The Attawapiskat housing crisis drew national debate and brought First Nations funding issues to the forefront, making it Wawatay’s news story of the year.
The community declared a state of emergency in late-October as five families, including Elders and children, were living in tent frame shelters or sheds and were expected to endure the upcoming winter without proper housing. First Nation officials said they were living without running water, sewers or electricity. Some reportedly had to throw their sewage out in a ditch.
Timmins-James Bay MP Charlie Angus made a Youtube video depicting the substandard housing conditions, and no government or outside organization responded to the emergency declaration until weeks later when the Canadian Red Cross said it would provide emergency relief. It was then that national media outlets visited the community and more photos emerged showing the living conditions.
With Prime Minister Stephen Harper under fire, he asked where the $96 million his government put into the community since 2006 went, putting the band’s financial management in question.
When the federal government finally acted, it put the First Nation under third-party management. This decision was met with strong opposition from Chief Theresa Spence and other leaders.
“It is incredible that the Harper government’s decision is that instead of offering aide and assistance to Canada’s First People, their solution is to blame the victim, and that the community is guilty and deserving of their fate,” Spence said on Dec. 1.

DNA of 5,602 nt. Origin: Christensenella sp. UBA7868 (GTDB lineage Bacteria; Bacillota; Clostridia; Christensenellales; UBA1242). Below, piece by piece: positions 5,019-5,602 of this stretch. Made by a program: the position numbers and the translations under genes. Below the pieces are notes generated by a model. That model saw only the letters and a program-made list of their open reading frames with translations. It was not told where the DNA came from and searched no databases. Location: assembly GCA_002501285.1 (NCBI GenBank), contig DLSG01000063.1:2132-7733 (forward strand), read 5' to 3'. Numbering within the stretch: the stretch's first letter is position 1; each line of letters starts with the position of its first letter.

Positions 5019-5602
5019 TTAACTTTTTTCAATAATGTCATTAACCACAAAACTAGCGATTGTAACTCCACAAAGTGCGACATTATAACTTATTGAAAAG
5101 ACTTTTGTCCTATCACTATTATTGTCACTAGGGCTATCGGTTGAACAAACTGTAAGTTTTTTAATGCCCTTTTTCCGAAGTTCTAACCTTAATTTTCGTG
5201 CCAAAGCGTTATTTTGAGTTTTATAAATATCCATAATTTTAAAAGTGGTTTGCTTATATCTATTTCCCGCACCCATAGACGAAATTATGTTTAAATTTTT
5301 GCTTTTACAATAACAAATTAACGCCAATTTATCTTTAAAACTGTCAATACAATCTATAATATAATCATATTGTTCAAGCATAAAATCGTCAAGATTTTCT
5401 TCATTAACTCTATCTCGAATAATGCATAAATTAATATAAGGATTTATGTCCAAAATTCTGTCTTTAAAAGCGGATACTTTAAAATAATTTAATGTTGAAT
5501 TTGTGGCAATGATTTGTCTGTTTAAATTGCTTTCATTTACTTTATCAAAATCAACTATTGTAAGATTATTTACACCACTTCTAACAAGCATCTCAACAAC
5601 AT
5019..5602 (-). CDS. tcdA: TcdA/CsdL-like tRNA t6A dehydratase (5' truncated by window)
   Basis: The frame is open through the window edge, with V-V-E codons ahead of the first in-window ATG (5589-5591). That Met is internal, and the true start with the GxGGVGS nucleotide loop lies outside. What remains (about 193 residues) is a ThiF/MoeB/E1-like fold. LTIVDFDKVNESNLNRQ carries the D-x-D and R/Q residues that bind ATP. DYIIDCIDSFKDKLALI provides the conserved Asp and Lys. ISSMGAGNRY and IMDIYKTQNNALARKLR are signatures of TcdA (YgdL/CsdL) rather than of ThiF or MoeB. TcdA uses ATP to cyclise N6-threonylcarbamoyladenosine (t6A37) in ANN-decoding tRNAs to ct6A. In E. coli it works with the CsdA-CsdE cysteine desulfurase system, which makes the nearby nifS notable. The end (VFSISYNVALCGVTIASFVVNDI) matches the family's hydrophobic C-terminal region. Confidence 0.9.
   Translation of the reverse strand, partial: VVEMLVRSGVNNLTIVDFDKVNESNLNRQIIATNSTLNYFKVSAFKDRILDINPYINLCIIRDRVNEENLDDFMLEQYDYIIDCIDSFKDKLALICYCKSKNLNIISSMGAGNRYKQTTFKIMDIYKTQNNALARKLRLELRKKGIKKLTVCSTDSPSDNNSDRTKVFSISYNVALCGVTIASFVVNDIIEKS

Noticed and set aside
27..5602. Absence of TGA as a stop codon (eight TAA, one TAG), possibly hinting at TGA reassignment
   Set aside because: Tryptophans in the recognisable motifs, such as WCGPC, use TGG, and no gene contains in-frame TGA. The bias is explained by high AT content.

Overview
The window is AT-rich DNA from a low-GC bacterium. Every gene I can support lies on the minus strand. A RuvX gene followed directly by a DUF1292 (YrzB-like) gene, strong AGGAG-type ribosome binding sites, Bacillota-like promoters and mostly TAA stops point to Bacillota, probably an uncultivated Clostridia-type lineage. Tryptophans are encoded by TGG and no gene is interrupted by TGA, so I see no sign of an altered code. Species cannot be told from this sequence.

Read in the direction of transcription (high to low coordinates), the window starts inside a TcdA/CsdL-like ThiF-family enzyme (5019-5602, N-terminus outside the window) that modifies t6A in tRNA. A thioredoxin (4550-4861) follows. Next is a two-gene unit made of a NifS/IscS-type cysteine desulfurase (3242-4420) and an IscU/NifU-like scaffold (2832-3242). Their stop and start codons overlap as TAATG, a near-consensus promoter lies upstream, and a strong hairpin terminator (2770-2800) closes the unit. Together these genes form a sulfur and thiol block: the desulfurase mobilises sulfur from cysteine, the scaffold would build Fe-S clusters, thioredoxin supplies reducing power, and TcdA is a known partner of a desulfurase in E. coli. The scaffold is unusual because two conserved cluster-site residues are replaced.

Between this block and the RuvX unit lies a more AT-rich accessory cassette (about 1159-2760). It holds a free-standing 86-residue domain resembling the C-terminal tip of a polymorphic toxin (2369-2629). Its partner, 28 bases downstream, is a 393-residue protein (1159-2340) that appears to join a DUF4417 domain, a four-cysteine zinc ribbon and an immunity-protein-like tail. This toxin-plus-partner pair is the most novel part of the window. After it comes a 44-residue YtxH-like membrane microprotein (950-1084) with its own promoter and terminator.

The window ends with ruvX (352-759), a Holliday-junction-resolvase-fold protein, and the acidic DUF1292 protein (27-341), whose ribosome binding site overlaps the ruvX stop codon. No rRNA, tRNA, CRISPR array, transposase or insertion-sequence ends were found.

On Dec. 5, the third-party manager was ordered by the band council to go back on his plane when he attempted to go into the community. Meanwhile, in a display of unity, Spence and other chiefs left an Assembly of First Nations chiefs meeting in Ottawa to attempt to confront Harper and Aboriginal Affairs and Northern Development Minister John Duncan on Parliament Hill before being told to leave by RCMP officers.
Upon appointing a manager, the federal government agreed to provide 22 modular homes for the community and funds to renovate three houses. It also agreed to fund repairs for the community’s healing lodge, which will be used as a temporary shelter for the families while they await the arrival of the modular homes through the winter road in January.
The appointment of the third-party manager drew national debate. A blog clarifying how First Nations funding works, written by a Metis law student in Montreal, circulated on the Internet. Reports surfaced of how third-party managers only added to other First Nations’ financial turmoil instead of fixing it.
With the debate raging, Spence continued to oppose third-party management and said underfunding is the issue, not mismanagement.
Spence met with Duncan in Thunder Bay on Dec. 15. When he would not budge on the appointment of a manager – instead agreeing to remove him once the housing crisis is “over” and an audit is complete – Spence filed a court injunction after the meeting, calling third-party management “very impunitive, counterproductive and unreasonable.”
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